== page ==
display | more...
Rohan is the green land just north of the White Mountains1. It was given to the Éothéod under Eorl by Cirion (Steward of Gondor) late in the Third Age of Arda. The Éothéod, later known as the Rohirrim, or Riders of the Mark for their love of horses, have their origins in the far north (they have slight resemblances to the Beornings), and it was during the wars of Gondor that Cirion called upon them to ride to his aid. This they did willingly, because they were becoming a populous people and were running out of room in their limited territories in the north.

With the help of these Northmen, Gondor was victorious, and as a reward, Cirion gave them the province of Calenardhon to dwell in; renaming it Rohan2. With this came a pact of friendship between Rohan and Gondor, one that would last into the fourth age.

The kings of Rohan dwelt in the Golden Hall of Meduseld in their chief city and capital, Edoras. They were at war often, with their sworn enemies, the Dunlendings, as well as with all servants of Sauron (specifically, Orcs in the nearby White Mountains). It was in the War of the Ring that one of their most trusted neighbors, Saruman turned against them and broke the Second Line of Kings, killing Théodred, son of Théoden.

Saruman, however, was vanquished when unforeseen powers3 came to the aid of Rohan; his forces were defeated at the Battle of the Hornburg, and the walls of Isengard were torn down. Finally, Rohan answered the Red Arrow, and, when the Lord of the Nazgûl stood at the gates of Minas Tirith, they arrived at the Battle of the Pelennor Fields.
"You cannot enter here," said Gandalf, and the huge shadow halted. "Go back to the abyss prepared for you! Go back Fall into the nothingness that awaits you and your Master. Go!"

The Black Rider flung back his hood, and behold! he had a kingly crown; and yet upon no head visible was it set. The red fires shone between it and the mantled shoulders vast and dark. From a mouth unseen there came a deadly laughter.

"Old fool!" he said. "Old Fool! This is my hour. Do you not know death when you see it? Die now and curse in vain!" And with that he lifted high his sword and flames ran down the blade.

Gandalf did not move. And in that very moment, away behind the same courtyard of the City, a cock crowed. Shrill and clear he crowed, reckoning nothing of wizardry or war, welcoming only the morning that in the sky far above the shadows of death was coming with the dawn.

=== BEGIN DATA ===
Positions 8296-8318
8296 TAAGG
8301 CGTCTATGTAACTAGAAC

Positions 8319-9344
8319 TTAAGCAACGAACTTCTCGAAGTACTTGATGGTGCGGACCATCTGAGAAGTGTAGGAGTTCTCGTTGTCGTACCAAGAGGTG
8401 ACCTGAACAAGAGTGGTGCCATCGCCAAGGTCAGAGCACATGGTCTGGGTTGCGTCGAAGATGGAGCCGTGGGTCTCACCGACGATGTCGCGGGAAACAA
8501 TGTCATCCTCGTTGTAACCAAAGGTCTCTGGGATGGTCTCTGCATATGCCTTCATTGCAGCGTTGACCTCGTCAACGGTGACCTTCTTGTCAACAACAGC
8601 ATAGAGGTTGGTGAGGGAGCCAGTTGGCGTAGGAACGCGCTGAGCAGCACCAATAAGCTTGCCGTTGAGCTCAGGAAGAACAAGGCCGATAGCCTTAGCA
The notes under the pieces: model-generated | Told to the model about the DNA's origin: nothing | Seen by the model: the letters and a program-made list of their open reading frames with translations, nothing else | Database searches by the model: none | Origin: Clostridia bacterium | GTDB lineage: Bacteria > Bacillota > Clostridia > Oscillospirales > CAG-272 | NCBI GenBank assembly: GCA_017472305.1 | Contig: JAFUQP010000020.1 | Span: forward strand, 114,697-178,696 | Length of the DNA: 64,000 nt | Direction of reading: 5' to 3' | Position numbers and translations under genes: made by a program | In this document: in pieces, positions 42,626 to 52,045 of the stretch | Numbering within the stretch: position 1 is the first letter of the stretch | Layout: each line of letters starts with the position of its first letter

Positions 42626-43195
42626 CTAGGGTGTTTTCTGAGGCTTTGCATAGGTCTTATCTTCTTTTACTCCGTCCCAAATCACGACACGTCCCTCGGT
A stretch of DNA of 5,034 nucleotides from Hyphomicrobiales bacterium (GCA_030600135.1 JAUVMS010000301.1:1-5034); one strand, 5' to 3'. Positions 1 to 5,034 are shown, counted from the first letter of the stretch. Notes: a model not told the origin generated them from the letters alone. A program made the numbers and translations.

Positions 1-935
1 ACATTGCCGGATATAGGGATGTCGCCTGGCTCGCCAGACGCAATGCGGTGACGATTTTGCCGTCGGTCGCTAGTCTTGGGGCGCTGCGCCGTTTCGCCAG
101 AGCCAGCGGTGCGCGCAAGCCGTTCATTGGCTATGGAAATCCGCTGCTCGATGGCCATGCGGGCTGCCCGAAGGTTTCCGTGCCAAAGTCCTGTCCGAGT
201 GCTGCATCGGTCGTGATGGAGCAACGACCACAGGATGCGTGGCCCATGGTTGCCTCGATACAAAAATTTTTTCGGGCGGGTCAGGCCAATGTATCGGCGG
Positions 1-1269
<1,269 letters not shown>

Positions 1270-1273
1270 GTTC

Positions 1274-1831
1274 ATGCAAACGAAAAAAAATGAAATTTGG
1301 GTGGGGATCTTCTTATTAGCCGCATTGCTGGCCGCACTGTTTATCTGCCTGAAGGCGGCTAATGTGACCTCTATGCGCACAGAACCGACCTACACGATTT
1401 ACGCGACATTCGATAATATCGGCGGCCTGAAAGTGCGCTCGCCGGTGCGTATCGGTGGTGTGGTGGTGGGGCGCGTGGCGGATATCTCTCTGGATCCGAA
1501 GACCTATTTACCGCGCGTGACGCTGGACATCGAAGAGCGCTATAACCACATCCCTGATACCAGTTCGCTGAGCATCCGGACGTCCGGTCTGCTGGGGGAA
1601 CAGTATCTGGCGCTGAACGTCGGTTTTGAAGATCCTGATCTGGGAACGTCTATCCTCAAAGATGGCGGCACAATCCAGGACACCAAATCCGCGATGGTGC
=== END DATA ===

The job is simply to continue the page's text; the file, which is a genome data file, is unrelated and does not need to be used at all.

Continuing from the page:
And as if in answer there came from far away another note. Horns, horns, horns. In dark Mindolluin's sides they dimly echoed. Great horns of the North wildly blowing. Rohan had come at last.
(The Return of the King)

J.R.R. Tolkien Node


1Rohan is bordered by the Entwash on the east, the Gap of Rohan on the west, the Misty Mountains and Fangorn Forest on the North, and the White Mountains in the south. The Rohirrim used the Snowbourn River to divide their land into "folds;" the lands to the west of the Snowbourn called the Westfold, and the lands to the east the Eastfold.
2Rohan is derived from the Elvish Rochand, 'horse-land' - so named for its wide fields, ideal for the raising of horses.
3See: Ents/Huorns; Mithrandir

Rohan is also the name of a noble family of Breton/French origin. They were one of the most illustrious families in pre-Revolutionary France, although they currently reside in Austria.

In 1105 Alain de Porhoët built the castle of Rohan on the Oust river in Brittany. He and his descendants became an important immediate vassal of the duke of Brittany, and later the king of France. The family produced some cadet branches, the most important of which were Guéméné, which produced the dukes of Montbazon and the princes of Soubise. Another important branch was the Fontenay, after 1646 known as Rohan-Chabot.

All the branches of this family were given the rank of foreign prince and many were dukes and peers as well.

The most famous member of this family was probably Louis-René-Edouard de Rohan-Guéméné, cardinal-archbishop of Strasbourg and Grand Almoner of France. Known as the cardinal de Rohan, it was he who was involved in the necklace affair which compromised Marie-Antoinette.

Log in or register to write something here or to contact authors.